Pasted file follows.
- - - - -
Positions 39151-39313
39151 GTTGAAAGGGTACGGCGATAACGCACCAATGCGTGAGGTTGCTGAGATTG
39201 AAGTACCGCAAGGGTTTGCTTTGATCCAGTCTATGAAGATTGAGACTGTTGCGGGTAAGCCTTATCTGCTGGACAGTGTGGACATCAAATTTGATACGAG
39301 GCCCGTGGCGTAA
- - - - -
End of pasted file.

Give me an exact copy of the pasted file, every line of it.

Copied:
Positions 39151-39313
39151 GTTGAAAGGGTACGGCGATAACGCACCAATGCGTGAGGTTGCTGAGATTG
39201 AAGTACCGCAAGGGTTTGCTTTGATCCAGTCTATGAAGATTGAGACTGTTGCGGGTAAGCCTTATCTGCTGGACAGTGTGGACATCAAATTTGATACGAG
39301 GCCCGTGGCGTAA